So, my purpose for writing this book was to primarily be able to debunk the thought process of marketing being a party planner group or a content creation group and show that marketing can contribute to revenue if we can map the activities to outcomes.

In fact, last year, while working on a client project in the Netherlands, I came with a revenue marketing framework called “The GAME Model”. (Read here to know more about “The GAME Model”)

We have proved that this model works, and wanted to share it with you all through this book.

How Kickstarter kicked into our marketing journey

While I was almost finishing writing ‘The Revenue Marketing Book’ – I had a conversation about the book’s purpose with my cross-cultural brother and collaborator from the Netherlands, Christian Fictoor (who not only writes the Last Words for all my books, but also is my sounding board for all my projects).

critical role discussion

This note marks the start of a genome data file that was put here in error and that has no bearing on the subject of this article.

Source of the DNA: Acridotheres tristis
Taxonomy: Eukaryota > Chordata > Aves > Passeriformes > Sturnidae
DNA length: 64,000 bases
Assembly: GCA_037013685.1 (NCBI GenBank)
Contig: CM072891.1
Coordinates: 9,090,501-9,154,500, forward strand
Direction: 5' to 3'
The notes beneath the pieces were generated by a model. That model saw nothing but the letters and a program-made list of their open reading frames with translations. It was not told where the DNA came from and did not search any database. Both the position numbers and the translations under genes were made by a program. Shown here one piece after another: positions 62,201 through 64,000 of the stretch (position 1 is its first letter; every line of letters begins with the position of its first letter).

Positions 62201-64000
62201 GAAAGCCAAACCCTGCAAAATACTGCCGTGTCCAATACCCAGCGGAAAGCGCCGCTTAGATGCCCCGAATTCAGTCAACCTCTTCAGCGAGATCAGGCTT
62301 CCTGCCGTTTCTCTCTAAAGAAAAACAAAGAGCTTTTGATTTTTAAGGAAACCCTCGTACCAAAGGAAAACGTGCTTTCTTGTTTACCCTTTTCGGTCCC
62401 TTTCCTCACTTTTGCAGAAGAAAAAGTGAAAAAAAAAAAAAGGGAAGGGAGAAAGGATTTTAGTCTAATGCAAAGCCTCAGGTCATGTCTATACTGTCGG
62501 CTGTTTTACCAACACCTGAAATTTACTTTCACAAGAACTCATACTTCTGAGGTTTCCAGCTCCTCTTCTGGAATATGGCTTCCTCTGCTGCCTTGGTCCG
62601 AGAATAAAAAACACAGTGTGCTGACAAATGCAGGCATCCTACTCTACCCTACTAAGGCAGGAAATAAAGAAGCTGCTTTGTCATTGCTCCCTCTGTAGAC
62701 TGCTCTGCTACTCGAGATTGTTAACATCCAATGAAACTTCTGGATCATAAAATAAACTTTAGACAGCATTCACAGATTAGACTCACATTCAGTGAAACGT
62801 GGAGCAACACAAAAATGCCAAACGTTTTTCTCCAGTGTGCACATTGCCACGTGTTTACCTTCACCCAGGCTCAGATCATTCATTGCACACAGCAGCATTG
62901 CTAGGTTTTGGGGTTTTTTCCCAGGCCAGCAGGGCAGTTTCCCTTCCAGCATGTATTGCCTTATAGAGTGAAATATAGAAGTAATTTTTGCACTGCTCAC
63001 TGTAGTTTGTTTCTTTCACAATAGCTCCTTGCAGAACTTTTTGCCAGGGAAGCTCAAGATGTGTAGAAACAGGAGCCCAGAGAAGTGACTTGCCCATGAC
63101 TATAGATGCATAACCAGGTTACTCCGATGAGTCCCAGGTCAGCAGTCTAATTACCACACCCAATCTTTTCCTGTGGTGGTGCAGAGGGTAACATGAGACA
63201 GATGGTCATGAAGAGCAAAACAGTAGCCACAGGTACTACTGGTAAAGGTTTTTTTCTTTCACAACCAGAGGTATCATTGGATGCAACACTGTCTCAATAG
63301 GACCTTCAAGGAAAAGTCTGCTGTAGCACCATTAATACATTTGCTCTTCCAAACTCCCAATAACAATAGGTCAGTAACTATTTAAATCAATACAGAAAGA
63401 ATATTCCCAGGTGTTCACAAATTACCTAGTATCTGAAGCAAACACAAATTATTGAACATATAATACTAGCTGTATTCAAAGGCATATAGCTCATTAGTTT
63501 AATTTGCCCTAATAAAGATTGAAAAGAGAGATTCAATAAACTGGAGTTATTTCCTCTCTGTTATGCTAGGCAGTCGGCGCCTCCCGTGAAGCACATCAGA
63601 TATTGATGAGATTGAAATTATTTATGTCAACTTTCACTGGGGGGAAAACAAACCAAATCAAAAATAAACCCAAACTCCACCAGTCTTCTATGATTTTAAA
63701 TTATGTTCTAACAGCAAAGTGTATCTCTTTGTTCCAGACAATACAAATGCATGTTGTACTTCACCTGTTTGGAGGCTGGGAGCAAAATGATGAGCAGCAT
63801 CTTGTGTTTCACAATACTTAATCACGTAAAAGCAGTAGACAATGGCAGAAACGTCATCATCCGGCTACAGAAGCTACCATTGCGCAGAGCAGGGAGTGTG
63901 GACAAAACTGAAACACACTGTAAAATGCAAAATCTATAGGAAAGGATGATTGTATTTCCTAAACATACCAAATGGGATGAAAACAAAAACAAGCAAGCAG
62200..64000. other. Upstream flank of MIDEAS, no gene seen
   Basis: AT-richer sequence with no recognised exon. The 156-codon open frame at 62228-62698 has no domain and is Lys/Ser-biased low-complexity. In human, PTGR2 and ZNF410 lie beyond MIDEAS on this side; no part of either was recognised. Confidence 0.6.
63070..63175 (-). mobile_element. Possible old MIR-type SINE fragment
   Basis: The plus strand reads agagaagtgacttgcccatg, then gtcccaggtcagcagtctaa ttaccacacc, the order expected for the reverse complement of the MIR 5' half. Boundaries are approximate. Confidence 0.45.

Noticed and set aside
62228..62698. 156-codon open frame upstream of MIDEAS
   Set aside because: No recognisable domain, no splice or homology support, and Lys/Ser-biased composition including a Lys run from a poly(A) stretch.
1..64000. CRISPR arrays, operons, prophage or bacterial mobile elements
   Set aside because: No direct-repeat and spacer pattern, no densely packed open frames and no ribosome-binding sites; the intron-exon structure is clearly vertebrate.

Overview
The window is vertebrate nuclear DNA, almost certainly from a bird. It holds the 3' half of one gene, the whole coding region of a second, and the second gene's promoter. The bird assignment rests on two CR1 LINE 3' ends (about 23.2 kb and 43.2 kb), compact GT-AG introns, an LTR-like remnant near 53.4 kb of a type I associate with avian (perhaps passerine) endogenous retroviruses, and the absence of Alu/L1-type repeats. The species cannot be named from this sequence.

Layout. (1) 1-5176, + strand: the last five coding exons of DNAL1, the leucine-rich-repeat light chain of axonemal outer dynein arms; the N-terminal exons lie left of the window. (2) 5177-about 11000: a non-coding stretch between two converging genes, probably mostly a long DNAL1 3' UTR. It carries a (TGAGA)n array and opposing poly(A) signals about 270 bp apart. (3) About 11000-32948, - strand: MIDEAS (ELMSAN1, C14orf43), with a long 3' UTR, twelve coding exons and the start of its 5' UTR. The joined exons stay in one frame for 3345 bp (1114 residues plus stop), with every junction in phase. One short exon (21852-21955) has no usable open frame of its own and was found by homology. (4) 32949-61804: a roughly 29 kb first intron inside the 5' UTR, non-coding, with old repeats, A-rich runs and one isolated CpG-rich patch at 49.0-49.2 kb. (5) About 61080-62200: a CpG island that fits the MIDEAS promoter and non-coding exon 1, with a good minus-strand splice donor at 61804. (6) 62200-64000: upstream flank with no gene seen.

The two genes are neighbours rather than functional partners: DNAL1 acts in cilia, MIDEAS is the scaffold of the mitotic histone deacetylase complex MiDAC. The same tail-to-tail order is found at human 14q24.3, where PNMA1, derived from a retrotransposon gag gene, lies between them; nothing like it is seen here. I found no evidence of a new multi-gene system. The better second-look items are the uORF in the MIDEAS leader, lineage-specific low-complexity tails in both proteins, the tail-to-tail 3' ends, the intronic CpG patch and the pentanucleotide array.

(Picture from Christian Fictoor’s table as we were discussing how we can make the free book copies feasible)

We were clear from day one that we wanted to make this book as useful and accessible as possible. And that meant, we will remove every barrier possible for the readers.So, we decided to give the book for free. I have never made any of my previous books to be free, so this was already new.

But the first question in our minds was “Will people value the book if given for free?” We knew the effort that went into keeping this book clean without any fluff, and wanted to make sure we didn’t tamper the perception about the book (if we give it for free).